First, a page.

Language of Gaming - LING5002

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Module delivery information

Location Term Level1 Credits (ECTS)2 Current Convenor3 2022 to 2023
Autumn Term 5 15 (7.5) Heidi Colthup checkmark-circle


In this module, students develop a range of skills which will enable them to undertake the narratological, ludological, and linguistic analysis of videogames and related texts taken from a number of sources: widely available commercial 'Triple A' games, free 'indie' games, open gamer forums, YouTube and similar, and media commentary from magazines, newspapers, and website. Areas covered include: cultural and historical significance of videogames, ludology, ludostylistics, discourse analysis, cognitive poetics, digital ethics, and narratology. Students will develop the ability to approach the language of gaming critically, to identify common narrative and cognitive structures evident in videogames and related writing.


Contact hours

Private Study: 130
Contact Hours: 20
Total: 150

Method of assessment

Main assessment methods

Assignment 1 (1,000 words) 40%
Assignment 2 (1,500 words) 60%

Reassessment methods
100% coursework (1,500 words).

Indicative reading

The University is committed to ensuring that core reading materials are in accessible electronic format in line with the Kent Inclusive Practices.
The most up to date reading list for each module can be found on the university's reading list pages:

Indicative reading list

Ensslin, A (2012) The Language of Gaming Basingstoke, Hampshire: Palgrave Macmillan.
Salen and Zimmerman (2003) Rule of Play: Game Design and Fundamentals Cambridge, Massachusetts: MIT Press.
Stockwell, P (2019) Cognitive Poetics: An Introduction Abingdon, Cambridgeshire: Routledge.
Ryan, M-L (2015) Narrative as Virtual Reality 2: Revisiting Immersion and Interactivity in Literature and Electronic Media Baltimore, Maryland: Johns Hopkins University Press.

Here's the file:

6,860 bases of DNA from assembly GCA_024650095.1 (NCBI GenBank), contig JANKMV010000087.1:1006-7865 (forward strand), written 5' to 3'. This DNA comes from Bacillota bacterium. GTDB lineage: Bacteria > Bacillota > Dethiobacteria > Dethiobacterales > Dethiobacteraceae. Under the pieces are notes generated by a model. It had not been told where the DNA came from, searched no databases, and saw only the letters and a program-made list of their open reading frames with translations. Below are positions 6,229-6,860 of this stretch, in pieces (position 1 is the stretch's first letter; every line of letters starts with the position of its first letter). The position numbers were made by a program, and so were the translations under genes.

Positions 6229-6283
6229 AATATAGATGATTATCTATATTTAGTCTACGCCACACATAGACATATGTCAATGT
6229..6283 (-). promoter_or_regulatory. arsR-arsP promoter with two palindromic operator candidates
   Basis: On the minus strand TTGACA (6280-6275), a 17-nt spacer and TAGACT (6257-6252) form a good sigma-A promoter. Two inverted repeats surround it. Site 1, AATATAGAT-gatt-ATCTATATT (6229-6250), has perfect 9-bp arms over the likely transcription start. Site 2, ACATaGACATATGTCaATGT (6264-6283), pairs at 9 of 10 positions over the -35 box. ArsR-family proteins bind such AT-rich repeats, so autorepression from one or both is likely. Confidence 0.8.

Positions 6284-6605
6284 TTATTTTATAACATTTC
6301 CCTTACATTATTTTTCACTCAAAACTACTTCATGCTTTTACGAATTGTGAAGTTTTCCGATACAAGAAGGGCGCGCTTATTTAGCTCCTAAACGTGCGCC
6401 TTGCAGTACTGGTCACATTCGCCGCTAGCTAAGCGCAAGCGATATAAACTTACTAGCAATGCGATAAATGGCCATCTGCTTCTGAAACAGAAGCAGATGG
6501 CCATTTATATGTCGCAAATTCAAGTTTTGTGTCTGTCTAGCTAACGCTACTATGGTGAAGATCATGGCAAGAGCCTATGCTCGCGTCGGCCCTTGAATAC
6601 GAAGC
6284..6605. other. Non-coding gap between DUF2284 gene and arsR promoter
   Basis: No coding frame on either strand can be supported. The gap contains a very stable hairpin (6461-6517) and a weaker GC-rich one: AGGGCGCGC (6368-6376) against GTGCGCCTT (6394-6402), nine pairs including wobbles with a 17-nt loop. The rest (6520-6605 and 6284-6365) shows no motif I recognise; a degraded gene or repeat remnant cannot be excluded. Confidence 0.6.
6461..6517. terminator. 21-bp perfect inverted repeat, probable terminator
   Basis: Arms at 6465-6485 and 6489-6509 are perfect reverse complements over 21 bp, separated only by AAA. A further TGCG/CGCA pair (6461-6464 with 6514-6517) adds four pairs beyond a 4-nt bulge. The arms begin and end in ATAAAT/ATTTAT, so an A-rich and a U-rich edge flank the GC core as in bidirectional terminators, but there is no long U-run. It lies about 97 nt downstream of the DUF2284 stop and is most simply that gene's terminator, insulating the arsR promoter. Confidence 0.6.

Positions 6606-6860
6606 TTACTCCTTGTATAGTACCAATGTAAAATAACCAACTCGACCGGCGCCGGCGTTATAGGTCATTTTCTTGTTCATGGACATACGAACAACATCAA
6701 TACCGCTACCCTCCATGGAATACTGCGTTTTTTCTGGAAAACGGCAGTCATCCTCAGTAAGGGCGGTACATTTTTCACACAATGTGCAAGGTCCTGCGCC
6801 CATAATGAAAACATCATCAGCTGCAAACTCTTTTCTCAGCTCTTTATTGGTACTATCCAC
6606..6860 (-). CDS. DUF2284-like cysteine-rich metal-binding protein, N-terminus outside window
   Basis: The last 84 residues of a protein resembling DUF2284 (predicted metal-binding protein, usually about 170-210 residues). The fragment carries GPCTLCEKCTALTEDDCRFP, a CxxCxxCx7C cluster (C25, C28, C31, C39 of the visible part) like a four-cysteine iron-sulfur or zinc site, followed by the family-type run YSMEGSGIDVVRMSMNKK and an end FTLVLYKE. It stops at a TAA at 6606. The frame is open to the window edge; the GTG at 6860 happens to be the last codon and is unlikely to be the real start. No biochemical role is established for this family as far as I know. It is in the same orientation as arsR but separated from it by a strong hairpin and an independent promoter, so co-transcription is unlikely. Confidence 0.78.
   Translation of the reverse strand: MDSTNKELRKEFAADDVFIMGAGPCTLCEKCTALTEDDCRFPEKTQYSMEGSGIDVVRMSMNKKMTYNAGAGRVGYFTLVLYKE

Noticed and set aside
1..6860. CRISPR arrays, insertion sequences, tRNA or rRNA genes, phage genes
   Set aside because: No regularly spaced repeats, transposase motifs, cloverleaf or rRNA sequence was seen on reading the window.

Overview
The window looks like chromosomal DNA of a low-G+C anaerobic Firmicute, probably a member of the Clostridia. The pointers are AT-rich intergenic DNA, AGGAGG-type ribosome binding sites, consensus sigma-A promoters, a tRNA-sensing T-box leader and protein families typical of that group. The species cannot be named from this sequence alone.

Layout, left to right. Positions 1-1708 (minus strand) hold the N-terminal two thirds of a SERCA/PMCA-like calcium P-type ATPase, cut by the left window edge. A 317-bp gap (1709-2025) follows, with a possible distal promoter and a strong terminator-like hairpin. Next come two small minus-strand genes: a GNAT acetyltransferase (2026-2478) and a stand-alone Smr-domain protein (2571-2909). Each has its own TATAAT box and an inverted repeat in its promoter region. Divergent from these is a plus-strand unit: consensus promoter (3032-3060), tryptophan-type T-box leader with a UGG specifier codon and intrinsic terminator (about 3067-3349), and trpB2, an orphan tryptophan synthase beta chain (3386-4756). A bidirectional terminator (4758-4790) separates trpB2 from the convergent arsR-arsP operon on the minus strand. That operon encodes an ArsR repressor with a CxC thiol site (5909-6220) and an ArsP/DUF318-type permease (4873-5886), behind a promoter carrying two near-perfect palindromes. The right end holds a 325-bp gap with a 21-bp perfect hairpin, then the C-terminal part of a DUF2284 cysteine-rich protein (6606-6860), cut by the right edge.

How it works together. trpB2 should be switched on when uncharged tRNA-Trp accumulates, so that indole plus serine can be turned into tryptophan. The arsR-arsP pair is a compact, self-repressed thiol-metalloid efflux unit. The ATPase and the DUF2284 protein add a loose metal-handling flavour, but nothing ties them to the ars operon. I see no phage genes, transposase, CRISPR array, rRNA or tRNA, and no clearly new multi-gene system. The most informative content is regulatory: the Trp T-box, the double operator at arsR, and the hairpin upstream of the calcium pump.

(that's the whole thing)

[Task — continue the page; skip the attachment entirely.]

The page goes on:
Wardrip-Fruin et al. (2004) First Person Cambridge, Massachusetts: MIT Press

Learning outcomes

The intended subject specific learning outcomes.
On successfully completing the module students will be able to:

1 Demonstrate knowledge and critical understanding of key narratology, ludology, and linguistic theories (storyworlds, intertextuality, genre theory, semiotics) coming to a systematic understanding of key aspects of this field;
2 Demonstrate knowledge and critical understanding of the related fields of game studies and literary studies where they are relevant (ludostylistics, immersion and attention);
3 Accurately carry out detailed analysis of a range of videogame discourse genres (including narrative design, world building, emergent player narratives) demonstrating cogent application of the particular linguistic approach under discussion;
4 Use narrative, ludology, and linguistic theory and related scholarly apparatus to make informed critical and evaluative judgments about a wide range of videogames, and be able to make use of this knowledge outside of the contexts in which it was first encountered;
5 Understand how theoretical approaches to the videogame industry impact on a wide range of themes and topics, for example: genre, narrative, and concepts of culture and community, gender, politics and ideology, identity;
6 Appreciate how their own knowledge and cultural background contributes to their understanding of media discourse.

The intended generic learning outcomes.
On successfully completing the module students will be able to:

1 Engage in critical reflection, verbal discussion and written analysis and devise and sustain arguments relating to these analyses;
2 Make judgments about the appropriateness of different theoretical approaches and evaluate the efficacy of such approaches;
3 Demonstrate the ability to undertake independent learning (exercising initiative and personal responsibility) and reflect critically on their own academic work;
4 Present cogent arguments in written form.


  1. Credit level 5. Intermediate level module usually taken in Stage 2 of an undergraduate degree.
  2. ECTS credits are recognised throughout the EU and allow you to transfer credit easily from one university to another.
  3. The named convenor is the convenor for the current academic session.
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